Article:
My first astrophotos really were not very good but they were pictures of deep space objects that I had taken myself! I was hooked! I also realized that I needed to gain experience and do some research before going to the next level. I started doing a lot of serious reading about mounts and cameras while I used the equipment I had to gain experience. A few months after building the observatory I ran across an ad for a very large equatorial mount located about 30 miles from me. I called the owner and drove out to take a look.
The mount was massive. It had started off life as a 1980's Starliner brand, commercially built mount. The right ascension and declination shafts were 2" solid stainless steel. These shafts were supported, in aluminum castings, by ball bearings. The worm drive gears were made by Aeroquest, 12" on the RA and 8" on the DEC axis. The original DC motor RA drive had been replaced with a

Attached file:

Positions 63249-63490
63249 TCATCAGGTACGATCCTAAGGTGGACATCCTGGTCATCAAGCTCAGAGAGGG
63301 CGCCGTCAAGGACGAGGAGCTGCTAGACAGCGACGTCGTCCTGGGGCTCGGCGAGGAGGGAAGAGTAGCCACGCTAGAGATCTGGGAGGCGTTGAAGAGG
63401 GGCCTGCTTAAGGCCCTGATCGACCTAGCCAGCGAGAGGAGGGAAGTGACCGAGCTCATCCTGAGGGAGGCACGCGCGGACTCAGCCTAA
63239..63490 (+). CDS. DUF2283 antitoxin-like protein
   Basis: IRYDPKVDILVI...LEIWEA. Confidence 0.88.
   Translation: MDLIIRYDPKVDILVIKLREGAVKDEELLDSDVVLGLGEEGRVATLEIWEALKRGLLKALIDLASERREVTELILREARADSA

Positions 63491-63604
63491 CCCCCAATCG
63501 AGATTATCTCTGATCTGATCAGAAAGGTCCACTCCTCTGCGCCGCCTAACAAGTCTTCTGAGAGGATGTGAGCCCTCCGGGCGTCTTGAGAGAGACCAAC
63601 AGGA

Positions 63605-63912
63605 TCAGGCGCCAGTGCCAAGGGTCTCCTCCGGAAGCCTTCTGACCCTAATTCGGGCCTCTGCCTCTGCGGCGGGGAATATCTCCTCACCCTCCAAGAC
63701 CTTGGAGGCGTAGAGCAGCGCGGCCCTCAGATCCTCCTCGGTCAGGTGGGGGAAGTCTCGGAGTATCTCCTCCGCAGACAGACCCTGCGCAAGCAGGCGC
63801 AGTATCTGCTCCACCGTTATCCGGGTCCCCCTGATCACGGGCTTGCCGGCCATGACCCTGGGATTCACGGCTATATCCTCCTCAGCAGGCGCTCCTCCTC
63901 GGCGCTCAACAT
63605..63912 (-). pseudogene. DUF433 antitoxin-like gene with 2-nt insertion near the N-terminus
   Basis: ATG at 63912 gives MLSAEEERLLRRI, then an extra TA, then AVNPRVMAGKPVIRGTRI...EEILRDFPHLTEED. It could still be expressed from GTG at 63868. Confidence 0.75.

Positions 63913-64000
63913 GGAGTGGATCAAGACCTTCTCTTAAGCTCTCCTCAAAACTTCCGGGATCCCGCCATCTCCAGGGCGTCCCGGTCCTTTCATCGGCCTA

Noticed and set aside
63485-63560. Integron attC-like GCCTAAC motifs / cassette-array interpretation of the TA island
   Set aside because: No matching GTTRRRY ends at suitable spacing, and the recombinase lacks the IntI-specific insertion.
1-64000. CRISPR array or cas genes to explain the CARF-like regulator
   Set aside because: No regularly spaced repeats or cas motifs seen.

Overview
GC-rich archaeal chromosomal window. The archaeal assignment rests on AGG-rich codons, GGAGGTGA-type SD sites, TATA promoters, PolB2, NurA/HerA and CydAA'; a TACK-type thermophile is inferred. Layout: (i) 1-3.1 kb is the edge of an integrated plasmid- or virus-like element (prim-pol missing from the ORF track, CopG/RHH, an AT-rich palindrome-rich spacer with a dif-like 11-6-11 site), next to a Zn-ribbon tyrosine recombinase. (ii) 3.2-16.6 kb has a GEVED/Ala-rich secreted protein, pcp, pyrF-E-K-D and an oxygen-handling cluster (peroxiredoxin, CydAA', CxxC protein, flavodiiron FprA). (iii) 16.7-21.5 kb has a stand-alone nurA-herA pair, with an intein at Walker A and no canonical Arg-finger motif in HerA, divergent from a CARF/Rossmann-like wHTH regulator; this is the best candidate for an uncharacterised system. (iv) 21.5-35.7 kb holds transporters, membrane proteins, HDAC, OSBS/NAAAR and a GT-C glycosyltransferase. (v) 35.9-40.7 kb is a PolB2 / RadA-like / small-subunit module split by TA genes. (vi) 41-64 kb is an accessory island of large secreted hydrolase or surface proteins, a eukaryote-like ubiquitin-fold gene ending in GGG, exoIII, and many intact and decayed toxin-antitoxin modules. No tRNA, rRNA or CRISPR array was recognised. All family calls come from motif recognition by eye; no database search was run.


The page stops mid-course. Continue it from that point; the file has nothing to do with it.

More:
commercial, geared stepper motor system on both axis. The fellow who owned it had previously used it with a 16" Newtonian. He no longer owned the telescope and the mount had been in storage for several years. I bought the mount.
The photo above is the original SCT/LXD75 mounted in the homebuilt dome. The observatory interior painting had not been finished, just primer on the walls and dome. The Orion ST-80 and Meade DSI were my first autoguider setup.
The photo to the left is the modified Starliner mount. Notice the very small homemade counterweight. What you don't see is the two 3/4" aluminum plates bolted to the underside of the scope rail to offset the weight of 2" declination shaft. The counter-weight is just to trim the balance, without the plates on the telescope side, the mount is counterweight shaft heavy even with a full instrument load. Read more ...